Duplicating and counterfeiting of goods is a growing problem across the world. Different anti-counterfeiting measures like printing barcodes or holograms can prevent counterfeiting of products.
Now nanotechnology may provide a solution to get rid of the menace of counterfeiting. The technology depends on the changes that happen in nanoparticles when subjected to certain conditions. These changes can be easily identified but the technology is difficult to copy or replicate.
Recently, researchers at the Advanced Polymer and Nanomaterial Laboratory (APNL) Tezpur University have developed a new, light emitting nanocomposite-based ink that is not visible under light but can be detected when kept under an ultra-violet light. The ink is quite useful in preventing counterfeiting on paper and plastic.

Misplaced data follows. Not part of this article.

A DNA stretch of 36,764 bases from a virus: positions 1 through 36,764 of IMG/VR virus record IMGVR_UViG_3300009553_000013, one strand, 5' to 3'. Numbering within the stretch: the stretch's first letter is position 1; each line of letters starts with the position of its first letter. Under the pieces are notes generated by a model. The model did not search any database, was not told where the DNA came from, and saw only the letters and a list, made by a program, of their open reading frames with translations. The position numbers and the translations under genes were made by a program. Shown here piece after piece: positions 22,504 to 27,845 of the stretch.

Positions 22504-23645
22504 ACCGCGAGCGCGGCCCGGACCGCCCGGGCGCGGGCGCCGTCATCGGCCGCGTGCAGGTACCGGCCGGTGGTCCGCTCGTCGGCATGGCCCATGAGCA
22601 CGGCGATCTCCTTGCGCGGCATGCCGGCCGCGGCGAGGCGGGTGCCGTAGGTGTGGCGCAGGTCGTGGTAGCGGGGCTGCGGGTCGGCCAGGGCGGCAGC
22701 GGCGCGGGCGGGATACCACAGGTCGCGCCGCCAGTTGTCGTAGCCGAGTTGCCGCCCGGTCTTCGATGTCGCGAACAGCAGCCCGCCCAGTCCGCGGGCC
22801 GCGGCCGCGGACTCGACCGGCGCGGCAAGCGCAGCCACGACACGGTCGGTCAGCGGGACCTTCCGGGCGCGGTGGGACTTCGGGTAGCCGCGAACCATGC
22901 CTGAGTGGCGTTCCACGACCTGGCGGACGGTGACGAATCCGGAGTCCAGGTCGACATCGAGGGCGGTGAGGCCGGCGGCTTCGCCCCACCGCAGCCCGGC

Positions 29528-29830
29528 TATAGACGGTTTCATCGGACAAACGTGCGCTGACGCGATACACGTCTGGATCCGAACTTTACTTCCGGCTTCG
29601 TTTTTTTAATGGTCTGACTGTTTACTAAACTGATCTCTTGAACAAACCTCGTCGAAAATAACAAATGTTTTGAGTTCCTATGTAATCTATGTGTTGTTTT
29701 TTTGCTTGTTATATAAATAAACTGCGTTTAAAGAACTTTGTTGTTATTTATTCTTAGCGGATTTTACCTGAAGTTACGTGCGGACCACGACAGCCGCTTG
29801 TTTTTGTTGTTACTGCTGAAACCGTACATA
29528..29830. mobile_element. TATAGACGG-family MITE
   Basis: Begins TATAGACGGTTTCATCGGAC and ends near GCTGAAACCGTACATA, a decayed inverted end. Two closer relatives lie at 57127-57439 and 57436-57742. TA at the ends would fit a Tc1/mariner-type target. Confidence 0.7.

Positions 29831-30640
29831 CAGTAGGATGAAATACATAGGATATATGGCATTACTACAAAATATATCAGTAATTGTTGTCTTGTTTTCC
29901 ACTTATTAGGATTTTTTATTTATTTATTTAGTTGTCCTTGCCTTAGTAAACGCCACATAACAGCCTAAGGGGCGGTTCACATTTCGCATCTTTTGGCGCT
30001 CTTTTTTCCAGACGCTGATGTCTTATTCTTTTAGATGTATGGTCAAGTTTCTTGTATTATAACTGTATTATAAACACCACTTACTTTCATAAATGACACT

Niranjan Karak, Group Leader of APNL said, “The nanocomposite has an intricate structure to prevent imitation. By dispersing it in organic solvents like xylene, it transforms into an ink that can be used to mark a label. The liquid appears pale-yellow under visible light and glows with a cyan tint when exposed to UV light of specific length.”
The performance of the ink was tested by writing a few letters on paper and plastic. It was found that the letters were not visible in daylight, whereas when kept under UV light, it glowed with a cyan hue.
For convenience the ink can be loaded into the refill of a sketch or gel pen and has a shelf life of up to ten years and degrades in a few months only under the action of soil microbes.